during the "days of rage," and extremist groups, such as the Weather
Underground and the Black Liberation Army, took action.
- Massive Bomb Destroys the Federal Building in Oklahoma City -
April 19, 1995
The Oklahoma City bombing, the deadliest act of terrorism on U.S.
soil in the 20th century, awakened Americans to the threats posed
by domestic extremists-especially the virulently anti-government
- Beyond September 11th - Terrorism Today
In the aftermath of September 11, 2001 initiatives by the U.S.
government to root out terrorists elements in the country have
irrevocably changed the lives of Americans.
The Enemy Within will support these stories with historic
photographs, themed environments, interactive displays, film,
artifacts, and video. Exhibit highlights include:
- A timeline that traces over 80 acts of terror that have taken
place in the U.S. from the 1776 to today, including the
Revolutionary War plot to kidnap George Washington, the events of
Bloody Kansas prior to the Civil War, John Brown's Raid on Harpers
Ferry, 1960s Church bombings in the South, and the attacks on the
World Trade Center in 2001.
- Former FBI Director J. Edgar Hoover's Personal Telephone -
used during the 1960s by Hoover to communicate with the President
and key leaders.
- APL Badge and ID Card (1917) - carried by Operatives of the
American Protective League (APL) who spied on their fellow Americans
on behalf of the U.S. Justice Department during World War I.
- Anarchist Globe Bomb (c. 1886 ) - presented as evidence in
the trial of the men tried in connection with the Chicago Haymarket
- Ritual Klan Red Robe (c. 1965) - worn by the Klan "Kladd," the
elected Klan officer who presided over the secret rituals and
ceremonies of the Ku Klux Klan.
- Klan "Business Cards" - ominous warnings to innocent Americans
that their every move was being "watched."
- Weather Underground Video Presentation - featuring an exclusive
interview with ex-Weather Underground member Bernadine Dohrn, filmed
for the exhibition.
- Fragments of the Planes that hit the World Trade Center (2001) -
recovered following the attacks on September 11, 2001 and used as
evidence by the FBI in their ensuing investigation.
- Under Siege - a powerful eight-minute film exploring the
terrorist threat today, initiatives by the U.S. government to root
out terrorists elements in the U.S., the balance between civil
liberties and national security, and the impact on the daily lives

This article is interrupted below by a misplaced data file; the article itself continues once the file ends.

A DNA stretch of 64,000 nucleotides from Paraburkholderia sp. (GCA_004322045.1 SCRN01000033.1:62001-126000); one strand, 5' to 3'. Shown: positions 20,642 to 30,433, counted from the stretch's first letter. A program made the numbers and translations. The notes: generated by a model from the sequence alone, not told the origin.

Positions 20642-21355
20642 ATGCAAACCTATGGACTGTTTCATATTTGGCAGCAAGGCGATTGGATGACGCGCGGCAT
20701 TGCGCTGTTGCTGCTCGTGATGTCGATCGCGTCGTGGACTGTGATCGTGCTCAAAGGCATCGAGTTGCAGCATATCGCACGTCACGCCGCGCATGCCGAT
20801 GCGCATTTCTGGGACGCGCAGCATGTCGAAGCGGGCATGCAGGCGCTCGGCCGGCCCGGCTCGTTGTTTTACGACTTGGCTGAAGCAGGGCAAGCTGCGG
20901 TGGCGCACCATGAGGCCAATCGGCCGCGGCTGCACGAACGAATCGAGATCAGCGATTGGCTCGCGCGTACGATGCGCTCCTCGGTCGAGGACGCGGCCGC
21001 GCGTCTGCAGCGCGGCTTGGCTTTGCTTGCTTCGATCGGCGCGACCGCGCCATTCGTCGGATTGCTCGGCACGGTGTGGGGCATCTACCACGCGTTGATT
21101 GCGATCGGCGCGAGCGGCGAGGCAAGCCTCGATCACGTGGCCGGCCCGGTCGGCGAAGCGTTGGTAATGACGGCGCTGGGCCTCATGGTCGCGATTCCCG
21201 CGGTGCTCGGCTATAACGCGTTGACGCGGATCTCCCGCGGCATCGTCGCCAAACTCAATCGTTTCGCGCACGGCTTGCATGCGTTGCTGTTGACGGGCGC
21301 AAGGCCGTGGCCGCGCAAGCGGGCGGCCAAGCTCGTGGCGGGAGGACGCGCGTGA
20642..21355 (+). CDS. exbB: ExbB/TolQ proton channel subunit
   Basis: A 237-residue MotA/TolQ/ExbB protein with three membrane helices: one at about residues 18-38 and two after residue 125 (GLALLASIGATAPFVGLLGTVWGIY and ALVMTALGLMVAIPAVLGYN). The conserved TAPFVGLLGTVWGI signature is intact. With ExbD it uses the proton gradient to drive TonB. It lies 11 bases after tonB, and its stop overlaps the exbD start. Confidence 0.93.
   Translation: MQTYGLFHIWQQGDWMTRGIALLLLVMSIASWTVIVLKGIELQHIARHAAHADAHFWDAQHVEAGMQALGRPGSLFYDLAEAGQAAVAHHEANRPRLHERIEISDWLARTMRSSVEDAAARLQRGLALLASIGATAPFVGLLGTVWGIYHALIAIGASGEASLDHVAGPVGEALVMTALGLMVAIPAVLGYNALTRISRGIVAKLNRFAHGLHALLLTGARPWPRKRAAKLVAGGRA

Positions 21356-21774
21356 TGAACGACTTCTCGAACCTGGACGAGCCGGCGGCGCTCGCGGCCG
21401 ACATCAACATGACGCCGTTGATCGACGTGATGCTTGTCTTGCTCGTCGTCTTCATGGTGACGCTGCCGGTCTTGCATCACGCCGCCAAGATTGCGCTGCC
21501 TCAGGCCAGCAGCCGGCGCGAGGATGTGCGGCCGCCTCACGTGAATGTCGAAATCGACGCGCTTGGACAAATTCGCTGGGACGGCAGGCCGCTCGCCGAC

of Americans. It features a range of interviews with leading
thinkers, including Daniel Pipes, Director of the Middle East Forum,
Akbar S. Ahmed, the Ibn Khaldun Chair of Islamic Studies and
Professor of International Relations at American University in
Washington, DC Steven Emerson, terrorist expert and investigator,
and Morris Dees, co-founder and Chief Trial Counsel of the
Southern Poverty Law Center.
- Visitor Polling Station - this unique computer interactive
provides visitors the opportunity to express their own opinions on
questions raised in the exhibition about how the nation has
responded to the historical events presented. The questions were
developed in consultation with The Gallup Organization, and
additional historical questions enable visitors to see how Americans
responded to similar questions posed by The Gallup Poll at that time
The International Spy Museum, the only public institution in the
world dedicated to presenting the world history of espionage,
features the largest permanent collection of international
spy-related artifacts on public display. Through interactive
exhibits with state-of-the-art audiovisual effects, film, and
hands-on components, the Museum traces the evolution of espionage
through the people who practiced the profession and it provides a
context for guests to better interpret the role intelligence plays
in current events.
"Freedom 2:0: Distributed Democracy, Dialogue for a Connected World"
will bring together civil society leaders, academic experts, and
government decision makers to explore the critical challenges facing
the Information Society - the protection of privacy, the
transparency of government, the promotion of the Public Voice, and
the need to assess the reliability of electronic voting systems.
Speakers include Senator Patrick Leahy, who will receive the EPIC
Champion of Freedom Award, Rep. Rush Holt, who has introduced
legislation to improve the reliability of electronic voting systems,
Ambassador David Gross, who leads the US delegation to the United
Nations World Summit on the Information Society, Vinton G. Cerf,
Chairman of ICANN, Nuala O'Connor Kelley, Chief Privacy Officer for
the Department of Homeland Security, and Giovanni Buttarelli,
Secretary General of the Italian Data Protection Authority.
The Electronic Privacy Information Center (EPIC) is hosting the
Freedom 2.0 conference. EPIC is a public interest research center in
Washington, D.C. established in 1994 to focus public attention on
emerging civil liberties issues and to protect privacy, the First
Amendment, and constitutional values. Well regarded for its
innovative and effective advocacy, EPIC is celebrating its tenth
anniversary this year.
The Freedom 2.0 conference is open to the public. Registration
information is available at http://www.epic04.org/. Registration
will begin Thursday, May 20 at 3 pm at the Washington Club on Dupont
Media Relations Manager
International Spy Museum
EPIC Conference office (for registration information)
http://www.epic04.org/ (Conference homepage)
Marc Rotenberg, EPIC President
http://www.epic.org/ (EPIC homepage)